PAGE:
This mix by its rhythm and energy is very close to other your sets — except the one — for the gig at Anglican church in Riga. How was it to perform in such a place? What was that for?
In 2016 I was selected to be one of the Shape Platform artists of the year. Shape Platform is an organization which supports innovative musicians and audiovisual artists from Europe. Each year they pick a number of artists and support them throughout this year. The artists of the year have special profiles —16 festivals could go through them and pick the artists who they consider would fit their festival best.
The gig named Nuit Blanche at the Anglican church in Riga was part of Skaņu mežs festival. I was selected to be its participant. All the artists there were really diverse — for example, there was Kablam from Sweden who played a mélange of 90’s sounds: Techno, Hip Hop and Trap; and there was also Spatial from London, who used more deconstructive abstract sounds.
Nuit Blanche is a night in Riga where all the venues are open and concerts are happened everywhere. Almost all events are for free, so you could walk around the city and go to all these different places where all kinds of music sound. I was really excited about playing in the Anglican Church. It was without a doubt a very appealing venue. At the beginning I was a bit worried how a DJ set would fit there — at the beginning of the evening some people were sitting in church benches. I was responsible for the closing part, so I prepared a lot of special sounds for this gig, brought a lot of field recordings and did some texture tracks. Little by little I have moved from very organic and slow sound to Techno — then we closed down the church with a massive rave, where everyone was jumping. It was truly special.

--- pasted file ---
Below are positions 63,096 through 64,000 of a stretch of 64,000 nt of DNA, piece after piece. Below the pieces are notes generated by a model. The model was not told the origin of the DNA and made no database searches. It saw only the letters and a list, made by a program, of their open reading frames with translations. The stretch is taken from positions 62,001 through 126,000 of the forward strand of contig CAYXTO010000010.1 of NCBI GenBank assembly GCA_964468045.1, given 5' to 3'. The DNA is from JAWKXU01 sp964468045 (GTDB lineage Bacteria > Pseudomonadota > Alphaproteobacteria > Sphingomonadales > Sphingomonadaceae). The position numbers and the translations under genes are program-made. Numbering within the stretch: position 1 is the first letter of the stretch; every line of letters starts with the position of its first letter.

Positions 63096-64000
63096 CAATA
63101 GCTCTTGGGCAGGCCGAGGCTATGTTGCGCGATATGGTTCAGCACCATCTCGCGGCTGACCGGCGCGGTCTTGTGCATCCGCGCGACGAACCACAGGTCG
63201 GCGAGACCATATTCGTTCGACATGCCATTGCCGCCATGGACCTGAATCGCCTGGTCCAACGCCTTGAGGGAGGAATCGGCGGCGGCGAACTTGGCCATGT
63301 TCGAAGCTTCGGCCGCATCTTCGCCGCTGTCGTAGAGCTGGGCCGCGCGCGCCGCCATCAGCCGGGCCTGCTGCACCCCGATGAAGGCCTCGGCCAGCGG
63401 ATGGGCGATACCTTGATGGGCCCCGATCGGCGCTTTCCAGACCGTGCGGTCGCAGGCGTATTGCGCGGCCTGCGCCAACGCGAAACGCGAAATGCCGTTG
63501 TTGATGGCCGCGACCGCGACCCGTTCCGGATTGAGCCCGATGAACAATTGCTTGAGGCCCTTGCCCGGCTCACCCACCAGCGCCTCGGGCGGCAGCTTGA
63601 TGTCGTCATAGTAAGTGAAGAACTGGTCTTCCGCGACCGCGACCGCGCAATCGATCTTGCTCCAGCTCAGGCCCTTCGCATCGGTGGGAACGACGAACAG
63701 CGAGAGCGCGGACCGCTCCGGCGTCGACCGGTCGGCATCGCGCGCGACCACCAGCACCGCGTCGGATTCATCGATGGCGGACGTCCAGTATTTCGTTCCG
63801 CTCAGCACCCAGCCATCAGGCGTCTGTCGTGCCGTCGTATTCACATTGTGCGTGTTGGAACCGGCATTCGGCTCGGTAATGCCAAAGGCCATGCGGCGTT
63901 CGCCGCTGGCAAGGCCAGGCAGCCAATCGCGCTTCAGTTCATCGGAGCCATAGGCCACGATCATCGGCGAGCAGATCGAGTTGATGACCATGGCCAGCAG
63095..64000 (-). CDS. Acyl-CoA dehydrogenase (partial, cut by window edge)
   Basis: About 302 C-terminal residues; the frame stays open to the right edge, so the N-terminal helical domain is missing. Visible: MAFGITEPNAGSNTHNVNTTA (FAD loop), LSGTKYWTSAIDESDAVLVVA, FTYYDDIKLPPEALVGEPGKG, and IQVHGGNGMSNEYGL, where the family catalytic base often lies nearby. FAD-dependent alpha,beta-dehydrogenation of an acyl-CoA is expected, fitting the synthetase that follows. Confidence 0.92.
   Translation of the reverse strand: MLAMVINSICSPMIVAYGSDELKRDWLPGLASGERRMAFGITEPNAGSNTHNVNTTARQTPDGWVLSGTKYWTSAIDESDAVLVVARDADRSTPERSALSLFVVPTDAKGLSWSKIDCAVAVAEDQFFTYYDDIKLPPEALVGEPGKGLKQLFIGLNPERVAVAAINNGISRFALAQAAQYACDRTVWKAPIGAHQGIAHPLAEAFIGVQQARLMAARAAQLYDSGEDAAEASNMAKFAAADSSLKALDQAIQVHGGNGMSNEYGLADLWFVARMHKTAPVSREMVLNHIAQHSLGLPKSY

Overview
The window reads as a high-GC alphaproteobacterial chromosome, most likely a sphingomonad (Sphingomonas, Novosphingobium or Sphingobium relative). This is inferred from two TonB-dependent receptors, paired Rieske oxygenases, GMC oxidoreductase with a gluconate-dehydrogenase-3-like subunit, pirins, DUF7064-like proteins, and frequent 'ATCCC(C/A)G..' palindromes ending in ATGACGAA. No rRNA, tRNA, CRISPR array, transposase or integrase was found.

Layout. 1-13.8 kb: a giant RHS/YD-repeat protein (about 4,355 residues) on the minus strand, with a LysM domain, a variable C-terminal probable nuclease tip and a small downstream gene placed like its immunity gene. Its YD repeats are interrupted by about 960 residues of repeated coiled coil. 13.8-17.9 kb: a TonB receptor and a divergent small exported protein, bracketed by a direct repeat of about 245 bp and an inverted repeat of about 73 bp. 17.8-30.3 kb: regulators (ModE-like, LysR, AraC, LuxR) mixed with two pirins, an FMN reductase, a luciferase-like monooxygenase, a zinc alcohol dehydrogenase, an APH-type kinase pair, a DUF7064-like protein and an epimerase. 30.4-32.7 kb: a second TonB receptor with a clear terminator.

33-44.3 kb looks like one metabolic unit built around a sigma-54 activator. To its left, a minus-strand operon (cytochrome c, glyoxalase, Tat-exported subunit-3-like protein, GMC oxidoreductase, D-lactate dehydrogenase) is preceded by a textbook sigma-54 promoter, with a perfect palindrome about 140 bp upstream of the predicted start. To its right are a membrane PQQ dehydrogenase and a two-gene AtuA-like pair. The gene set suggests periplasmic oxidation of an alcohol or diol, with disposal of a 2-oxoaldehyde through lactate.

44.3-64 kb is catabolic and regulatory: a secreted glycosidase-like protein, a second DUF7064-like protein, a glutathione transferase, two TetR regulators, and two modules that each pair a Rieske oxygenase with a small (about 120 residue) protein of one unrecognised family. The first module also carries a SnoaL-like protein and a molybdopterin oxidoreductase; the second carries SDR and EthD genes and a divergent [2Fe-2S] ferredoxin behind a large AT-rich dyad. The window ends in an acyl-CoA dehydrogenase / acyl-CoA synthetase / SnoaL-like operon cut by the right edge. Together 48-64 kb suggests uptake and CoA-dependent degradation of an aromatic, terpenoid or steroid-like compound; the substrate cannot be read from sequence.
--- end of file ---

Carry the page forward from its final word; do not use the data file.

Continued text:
You have also played at Red Light Radio in Amsterdam, while staying in window. How was that?
The gig at the Red Light Radio was also very cool. This radio is located in Amsterdam’s Red Light District so it uses entourage of the place. Red Light Radio is the online radio station which DJs or live acts on air all the time have. You can always go online and watch and listen the live stream of this radio.
It has become an important meeting point for artists from all over the world — both upcoming and already known ones; here you can find all kinds of music: from Microhouse to Techno. The station booth is facing the street so everyone who walks around the Red Light District could see the musicians — it creates a good feedback possibility. Of course, it’s very cozy and fun.
Are these two places the weirdest ones where you had to perform?
I wouldn’t say any of these locations was weird — it was rather exciting and interesting. I appreciate to play in places like these two — it’s fun to take the DJ outside of the club.
What is inside the mix? How and when it was recorded?
The mix was recorded in my home studio. You can find here tracks from 90’s and beginning of 2000’s — this is my favorite period in Techno history. There is a lot of percussion-based music which I truly love! And these kinda filthy/scratchy sounds, wuh!
To mention some names, in this mix you can find music from Female, Uganda Speed Trial, UVB, Fumiya Tanaka. There is the new music from Sugar — artist from Copenhagen who runs the Fast Forward parties where I had the pleasure to play last November — this was a massive rave, I was having lots of fun (by the way, Sugar will release his 1st EP soon). Also there is Schacke — another Danish upcoming artist, the member of the Fast Forward crew. He is super nice producer, making refreshing Techno with a lot of percussion — just like I love it!
You are from Venezuela — this is definitely not the first country to think about in context of electronic music. What was your story?